Afghanistan followed the same fate as dozens of formerly Soviet-occupied countries
after the collapse of Moscow's Marxist government in 1991. Islamic factions, which had united to
expel the Russian occupiers in 1992, began to fight among themselves when it became apparent
that post-communist coalition governments could not overcome the deep-rooted ethnic and
religious differences of the members. It was in this atmosphere of economic strife and civil war
that a fundamentalist band of religious students emerged victorious. By 1996, this group, the
Taliban, ruled 90% of the country with a controversial holy iron hand.
The other 10% of the country is tenaciously held by minority opposition groups led by
president Rabbani and military commander Ahmed Shah Massoud and aided by foreign Taliban
adversaries. This Northern Alliance shares critics' objections to the Taliban's extreme
fundamentalist methods and especially scorns Pashtun ethnic chauvinism.
Today only Pakistan, the United Arab Emirates and Saudi Arabia recognize the Taliban
as Afghanistan's legitimate ruling party. The United Nations still considers Massoud head of
State, the US advocates a broad based government and others favor Rabbani, Zahir Shah,
Gulbuddin Hekmatyar or other opponents as rulers of Afghanistan.
The Taliban claim to follow a pure, fundamentalist Islamic ideology, yet the oppression
they perpetrate against women has no basis in Islam. Within Islam, women are allowed to earn
and control their own money, and to participate in public life. The 55-member Organization of
Islamic Conference has refused to recognize the Taliban as Afghanistan's official government.
The Muslim Brotherhood in Egypt, regarded by many...
... middle of paper ...
..., medicines and medical supplies
donate computers and copiers for our publications and our training courses for refugee
women and children
donate films with revolutionary and anti-fundamentalist themes (preferably with
sub-titles in Persian or, if not available, in English) and also books, reference books,
encyclopaedias, dictionaries, periodicals, etc. for our resource centre for
donate funds to cover postage/freight costs of medicines, books and school supplies
which friends in Europe and America have collected and donated to us but which we
unfortunately cannot receive because postage/freight charges are not included
donate camcorders, cassette duplicators, sound mixing equipment, CD recorders,
special equipment for RAWA's documentation centre of Jihadi and Taliban crimes
make other donors aware of the womens' needs.
Need Writing Help?
Get feedback on grammar, clarity, concision and logic instantly.Check your paper »
- groups to mujahideen groups fighting the Taliban for power. The support from Pakistan for the Taliban coupled with growing support from Afghanistan civilians caused the balance of the fighting to be in favor of the Taliban. Martin Ewans points out that the Pakistani support for the Taliban cannot be understated: The Taliban forces that proceeded to advance through Afghanistan in the winter of 1994–95 were equipped with tanks, APCs, artillery, and even aircraft, but however much equipment they may have acquired in Spin Boldak, Kandahar or elsewhere, they could not despite energetic denials, have operated without training, ammunition, fuel, and maintenance facilities provided by Pakistan.... [tags: Taliban, Afghanistan, United States]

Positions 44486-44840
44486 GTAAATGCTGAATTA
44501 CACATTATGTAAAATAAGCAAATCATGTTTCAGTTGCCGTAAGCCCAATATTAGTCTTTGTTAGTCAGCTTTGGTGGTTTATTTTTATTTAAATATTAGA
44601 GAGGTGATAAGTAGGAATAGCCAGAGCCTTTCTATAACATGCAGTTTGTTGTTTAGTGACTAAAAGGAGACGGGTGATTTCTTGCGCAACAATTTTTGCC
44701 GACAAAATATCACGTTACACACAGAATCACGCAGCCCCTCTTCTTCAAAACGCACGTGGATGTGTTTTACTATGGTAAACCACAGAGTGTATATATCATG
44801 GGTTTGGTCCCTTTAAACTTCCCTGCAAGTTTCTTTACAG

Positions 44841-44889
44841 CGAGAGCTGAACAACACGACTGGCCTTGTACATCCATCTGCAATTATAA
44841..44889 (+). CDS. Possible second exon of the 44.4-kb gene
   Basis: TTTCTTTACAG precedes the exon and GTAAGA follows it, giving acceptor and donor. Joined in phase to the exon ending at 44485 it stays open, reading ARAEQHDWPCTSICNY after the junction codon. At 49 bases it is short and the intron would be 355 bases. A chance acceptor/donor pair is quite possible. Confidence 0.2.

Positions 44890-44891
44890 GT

1497 words (4.3 pages)
- IIII-Taliban creates a humanitarian crisis in Afghanistan a-Thousands of people lost their lives When the Taliban controlled more territories in Afghanistan, then many people became victim under the brutal regime. Many people lost their lives, also When the Taliban lost the power after 2001, and then also the Taliban started killing many civilians and combats in Afghanistan. They used different ways to kill people. A Suicide bombing is one a dangerous way to kill many people. For instance, a grim report from Kabul discovers that the hardline suicide attacks, detonating land mines, and other violence in Afghanistan’s bloody struggle against another.... [tags: Afghanistan, Taliban, Helmand Province]
742 words (2.1 pages)
- Immediately after the overthrow of King Zahir Shah in 1973, Afghanistan began to experience a drastic increase of media restrictions under its next ruling powers. However, when the Taliban gained control in 1996, the Islamic State of Afghanistan began a period of regulation which can be considered the most restricted in the world. Censorship is the act of a government or powerful group filtering information, news, and media to fit approved topics and categories. Under censorship, the people now have to be cautious of what they write, say, or do because if it’s deemed "offensive" or “illegal”, they can be penalized.... [tags: King Zahir, Afghanistan, Middle East, Censorship]